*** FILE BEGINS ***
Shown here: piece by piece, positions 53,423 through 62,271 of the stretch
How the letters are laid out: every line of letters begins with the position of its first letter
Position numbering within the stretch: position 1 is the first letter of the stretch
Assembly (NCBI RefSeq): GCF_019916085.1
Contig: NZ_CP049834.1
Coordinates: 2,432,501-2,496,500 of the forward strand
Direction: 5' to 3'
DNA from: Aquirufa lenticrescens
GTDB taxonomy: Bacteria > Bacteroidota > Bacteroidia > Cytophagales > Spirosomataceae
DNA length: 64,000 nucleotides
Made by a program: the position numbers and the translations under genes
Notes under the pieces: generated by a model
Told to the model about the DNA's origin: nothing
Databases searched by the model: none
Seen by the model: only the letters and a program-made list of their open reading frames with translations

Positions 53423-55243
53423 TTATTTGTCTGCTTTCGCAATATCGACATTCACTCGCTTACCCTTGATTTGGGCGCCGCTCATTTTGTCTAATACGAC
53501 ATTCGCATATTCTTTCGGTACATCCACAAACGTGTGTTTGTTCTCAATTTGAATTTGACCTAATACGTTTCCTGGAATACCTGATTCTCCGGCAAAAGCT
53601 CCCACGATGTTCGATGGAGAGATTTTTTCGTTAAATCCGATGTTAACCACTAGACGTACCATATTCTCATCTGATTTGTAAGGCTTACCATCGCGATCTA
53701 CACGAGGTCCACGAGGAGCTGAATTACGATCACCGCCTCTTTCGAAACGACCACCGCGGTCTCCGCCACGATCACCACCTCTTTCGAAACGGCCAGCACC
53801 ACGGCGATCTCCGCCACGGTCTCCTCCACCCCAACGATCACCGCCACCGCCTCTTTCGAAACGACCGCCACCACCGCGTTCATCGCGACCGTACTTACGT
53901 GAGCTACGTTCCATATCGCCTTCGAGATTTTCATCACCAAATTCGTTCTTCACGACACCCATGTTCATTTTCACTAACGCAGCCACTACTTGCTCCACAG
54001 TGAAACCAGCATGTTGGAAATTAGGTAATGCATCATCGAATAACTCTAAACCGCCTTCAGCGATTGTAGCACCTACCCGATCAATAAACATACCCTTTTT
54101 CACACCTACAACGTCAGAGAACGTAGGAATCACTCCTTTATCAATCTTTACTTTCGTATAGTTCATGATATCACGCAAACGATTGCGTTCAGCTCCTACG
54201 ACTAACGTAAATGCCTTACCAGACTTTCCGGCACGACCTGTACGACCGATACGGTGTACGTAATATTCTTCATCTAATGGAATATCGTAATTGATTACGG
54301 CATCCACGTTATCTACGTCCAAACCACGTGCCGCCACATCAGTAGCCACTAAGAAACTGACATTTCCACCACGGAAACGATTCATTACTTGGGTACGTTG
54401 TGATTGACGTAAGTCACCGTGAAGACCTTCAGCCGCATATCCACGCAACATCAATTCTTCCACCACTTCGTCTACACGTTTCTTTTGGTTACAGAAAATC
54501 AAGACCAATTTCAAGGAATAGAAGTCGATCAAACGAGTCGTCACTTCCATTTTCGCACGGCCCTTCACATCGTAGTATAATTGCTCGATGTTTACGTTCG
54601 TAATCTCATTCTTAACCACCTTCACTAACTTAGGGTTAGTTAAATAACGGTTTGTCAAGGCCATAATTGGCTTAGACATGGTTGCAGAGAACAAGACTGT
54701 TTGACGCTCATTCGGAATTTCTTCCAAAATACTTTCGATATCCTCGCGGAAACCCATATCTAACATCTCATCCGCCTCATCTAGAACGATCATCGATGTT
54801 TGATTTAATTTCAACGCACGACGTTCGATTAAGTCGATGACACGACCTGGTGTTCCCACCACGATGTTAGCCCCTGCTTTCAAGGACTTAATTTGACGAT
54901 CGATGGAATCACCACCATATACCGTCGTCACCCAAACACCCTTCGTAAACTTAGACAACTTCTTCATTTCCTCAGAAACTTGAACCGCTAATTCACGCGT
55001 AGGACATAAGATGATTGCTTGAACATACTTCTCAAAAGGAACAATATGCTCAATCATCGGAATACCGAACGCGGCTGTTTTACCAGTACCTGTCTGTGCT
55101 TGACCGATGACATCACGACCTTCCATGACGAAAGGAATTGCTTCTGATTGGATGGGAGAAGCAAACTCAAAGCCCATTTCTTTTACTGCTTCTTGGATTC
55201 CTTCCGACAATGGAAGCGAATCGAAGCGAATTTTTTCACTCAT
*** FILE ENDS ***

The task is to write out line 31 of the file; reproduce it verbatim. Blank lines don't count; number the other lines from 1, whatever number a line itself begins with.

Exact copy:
54801 TGATTTAATTTCAACGCACGACGTTCGATTAAGTCGATGACACGACCTGGTGTTCCCACCACGATGTTAGCCCCTGCTTTCAAGGACTTAATTTGACGAT